As you’ve seen on this site, Sung Kang is a huge fan of the Nissan 240Z. His own 240, the FuguZ, not only wowed fans at SEMA 2015, but its story stretched far across the globe bringing enthusiasts together for what ended up being a community build. Lifelong friendships were created and stories were written. Now, Nissan has revealed details about the new upcoming 400Z that continues the Fairlady heritage, so let’s dig into what the next chapter holds.
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Now expected to be fully revealed in 2022 for the market of 2023, the 400Z embraces retro styling from the 240Z era as we spotted in the foggy view of Nissan’s future product preview last May (video below). Its long bonnet returns with muscled, animalistic hips balancing out its front to rear proportions. And a sloping rear end sets in stone its sporty intentions. It looks small, and this will hopefully be reflected in a low weight for play over all-out performance.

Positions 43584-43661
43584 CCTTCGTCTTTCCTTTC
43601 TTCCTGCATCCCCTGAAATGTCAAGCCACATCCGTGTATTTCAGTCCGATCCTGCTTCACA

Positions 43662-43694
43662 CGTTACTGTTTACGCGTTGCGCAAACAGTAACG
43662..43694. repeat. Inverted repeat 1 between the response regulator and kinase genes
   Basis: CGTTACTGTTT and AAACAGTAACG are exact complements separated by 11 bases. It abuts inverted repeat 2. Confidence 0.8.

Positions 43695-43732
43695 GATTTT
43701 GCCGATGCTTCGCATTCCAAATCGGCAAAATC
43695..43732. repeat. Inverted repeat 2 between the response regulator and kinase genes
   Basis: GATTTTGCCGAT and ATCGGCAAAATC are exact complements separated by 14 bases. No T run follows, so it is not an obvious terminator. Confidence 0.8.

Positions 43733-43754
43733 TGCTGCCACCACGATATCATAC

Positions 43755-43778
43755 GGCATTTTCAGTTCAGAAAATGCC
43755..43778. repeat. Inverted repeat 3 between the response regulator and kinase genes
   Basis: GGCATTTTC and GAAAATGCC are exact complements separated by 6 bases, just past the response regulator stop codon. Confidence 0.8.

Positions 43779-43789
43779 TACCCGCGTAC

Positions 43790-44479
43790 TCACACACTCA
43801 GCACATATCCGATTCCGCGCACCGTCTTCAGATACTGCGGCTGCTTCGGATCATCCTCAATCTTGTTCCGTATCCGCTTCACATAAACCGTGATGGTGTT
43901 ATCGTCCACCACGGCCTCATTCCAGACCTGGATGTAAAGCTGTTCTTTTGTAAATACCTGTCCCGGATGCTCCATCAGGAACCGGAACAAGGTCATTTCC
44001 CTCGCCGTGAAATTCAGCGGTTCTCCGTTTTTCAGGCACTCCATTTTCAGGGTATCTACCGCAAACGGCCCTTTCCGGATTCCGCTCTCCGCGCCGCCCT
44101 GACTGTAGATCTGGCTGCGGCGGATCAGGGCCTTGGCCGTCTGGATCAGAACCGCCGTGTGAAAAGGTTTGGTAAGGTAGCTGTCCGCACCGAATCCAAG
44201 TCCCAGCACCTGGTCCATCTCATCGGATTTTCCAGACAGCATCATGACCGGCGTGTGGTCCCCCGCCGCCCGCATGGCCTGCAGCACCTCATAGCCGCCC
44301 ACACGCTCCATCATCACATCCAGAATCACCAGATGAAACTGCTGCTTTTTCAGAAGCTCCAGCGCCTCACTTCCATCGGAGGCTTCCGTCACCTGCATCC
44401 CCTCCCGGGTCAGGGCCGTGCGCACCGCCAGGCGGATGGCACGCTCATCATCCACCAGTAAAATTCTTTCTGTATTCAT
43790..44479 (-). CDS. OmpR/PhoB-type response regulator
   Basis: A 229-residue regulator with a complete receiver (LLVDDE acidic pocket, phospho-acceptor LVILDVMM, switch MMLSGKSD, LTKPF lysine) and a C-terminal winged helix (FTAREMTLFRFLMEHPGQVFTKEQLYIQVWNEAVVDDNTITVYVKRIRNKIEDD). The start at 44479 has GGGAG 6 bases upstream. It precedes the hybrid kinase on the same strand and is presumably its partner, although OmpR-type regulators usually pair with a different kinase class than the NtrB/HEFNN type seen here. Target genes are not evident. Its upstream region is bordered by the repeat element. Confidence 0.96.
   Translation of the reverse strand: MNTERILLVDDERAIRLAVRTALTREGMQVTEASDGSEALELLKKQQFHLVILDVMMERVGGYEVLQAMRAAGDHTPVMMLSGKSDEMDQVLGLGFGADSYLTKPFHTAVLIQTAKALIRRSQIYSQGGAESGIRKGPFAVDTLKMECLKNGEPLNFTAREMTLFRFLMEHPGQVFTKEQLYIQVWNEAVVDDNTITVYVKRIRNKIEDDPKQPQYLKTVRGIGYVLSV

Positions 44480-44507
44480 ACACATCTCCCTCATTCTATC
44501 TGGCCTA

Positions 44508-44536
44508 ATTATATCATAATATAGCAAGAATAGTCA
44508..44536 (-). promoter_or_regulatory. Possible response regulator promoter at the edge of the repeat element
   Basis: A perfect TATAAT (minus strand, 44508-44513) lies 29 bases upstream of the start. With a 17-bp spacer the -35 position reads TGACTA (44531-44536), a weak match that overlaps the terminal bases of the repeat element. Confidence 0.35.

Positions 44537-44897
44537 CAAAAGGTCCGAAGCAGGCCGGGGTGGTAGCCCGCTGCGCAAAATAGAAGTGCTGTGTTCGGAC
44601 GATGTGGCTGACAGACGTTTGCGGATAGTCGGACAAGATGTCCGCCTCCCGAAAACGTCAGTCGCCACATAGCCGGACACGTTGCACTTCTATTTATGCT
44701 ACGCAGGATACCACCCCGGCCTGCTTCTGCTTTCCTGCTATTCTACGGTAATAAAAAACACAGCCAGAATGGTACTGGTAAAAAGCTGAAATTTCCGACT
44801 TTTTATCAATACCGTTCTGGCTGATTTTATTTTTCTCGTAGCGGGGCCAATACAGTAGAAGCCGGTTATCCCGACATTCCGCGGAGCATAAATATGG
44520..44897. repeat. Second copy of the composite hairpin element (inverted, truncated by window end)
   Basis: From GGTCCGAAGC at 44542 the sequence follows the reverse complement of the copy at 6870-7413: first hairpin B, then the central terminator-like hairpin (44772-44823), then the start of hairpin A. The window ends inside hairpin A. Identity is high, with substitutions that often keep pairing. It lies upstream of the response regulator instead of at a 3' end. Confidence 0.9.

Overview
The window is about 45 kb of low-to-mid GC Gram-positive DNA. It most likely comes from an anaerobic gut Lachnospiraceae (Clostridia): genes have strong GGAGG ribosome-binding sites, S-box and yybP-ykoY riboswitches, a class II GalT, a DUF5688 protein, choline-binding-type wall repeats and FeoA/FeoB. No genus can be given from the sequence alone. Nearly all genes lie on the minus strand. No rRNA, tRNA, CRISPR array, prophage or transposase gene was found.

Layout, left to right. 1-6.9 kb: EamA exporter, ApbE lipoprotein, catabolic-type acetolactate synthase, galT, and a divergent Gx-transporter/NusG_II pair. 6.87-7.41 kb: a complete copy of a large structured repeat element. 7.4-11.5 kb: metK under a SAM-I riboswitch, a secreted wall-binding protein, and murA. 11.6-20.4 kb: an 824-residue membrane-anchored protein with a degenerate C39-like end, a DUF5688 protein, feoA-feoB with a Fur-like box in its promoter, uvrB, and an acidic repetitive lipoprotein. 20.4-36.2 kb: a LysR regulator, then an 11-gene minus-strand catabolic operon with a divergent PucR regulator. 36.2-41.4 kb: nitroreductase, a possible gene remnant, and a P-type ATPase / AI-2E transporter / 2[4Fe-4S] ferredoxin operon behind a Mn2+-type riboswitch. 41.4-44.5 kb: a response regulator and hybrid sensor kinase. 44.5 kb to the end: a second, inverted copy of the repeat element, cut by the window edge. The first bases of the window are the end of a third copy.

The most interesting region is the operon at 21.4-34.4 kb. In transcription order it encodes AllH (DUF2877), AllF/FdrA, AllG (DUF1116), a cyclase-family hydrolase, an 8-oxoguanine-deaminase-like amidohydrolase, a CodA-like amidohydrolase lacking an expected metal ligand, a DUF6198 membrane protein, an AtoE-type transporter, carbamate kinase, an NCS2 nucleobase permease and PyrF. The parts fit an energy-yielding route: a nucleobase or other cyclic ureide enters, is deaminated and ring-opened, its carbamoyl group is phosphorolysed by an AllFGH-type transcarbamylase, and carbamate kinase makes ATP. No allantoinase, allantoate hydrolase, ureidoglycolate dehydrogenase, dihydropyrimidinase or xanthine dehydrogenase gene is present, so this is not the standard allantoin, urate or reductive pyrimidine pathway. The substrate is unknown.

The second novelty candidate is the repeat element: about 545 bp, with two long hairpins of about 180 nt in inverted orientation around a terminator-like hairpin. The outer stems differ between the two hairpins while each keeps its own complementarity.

To lower its cost, rumour has it that Nissan is going to base this car on the same platform as the 370Z (and therefore the Infiniti Q50 and Q60), and while this doesn’t fill us with excitement, we can be assured that the Japanese marque will have emptied its years of racing and sports car history into this chassis. After all, this is a namesake that means far too much to get wrong.
Tucked between its two front wheels will likely sit a twin-turbo V6 from the Infiniti Q50, but unlike the potent GT-R that produces almost 600bhp, it’s likely to produce a more sedate 400 for the rear wheels to chew on. As I’m sure you’re already thinking – this car is going to rip, and we can only hope for a manual version, although an auto ‘box is more likely.
Inside I’m hoping for a little more style over the outgoing 370Z to match its compelling exterior. But I’m sure there won’t be a lack of technology and infotainment, especially compared to the outgoing model which is now reaching 14 years old and started showing its age long before today.
As you can tell, we here at Sung’s Garage are very excited about the new Fairlady. But we’ve got one question: If we did get our hands on one, what would you like us to do with it?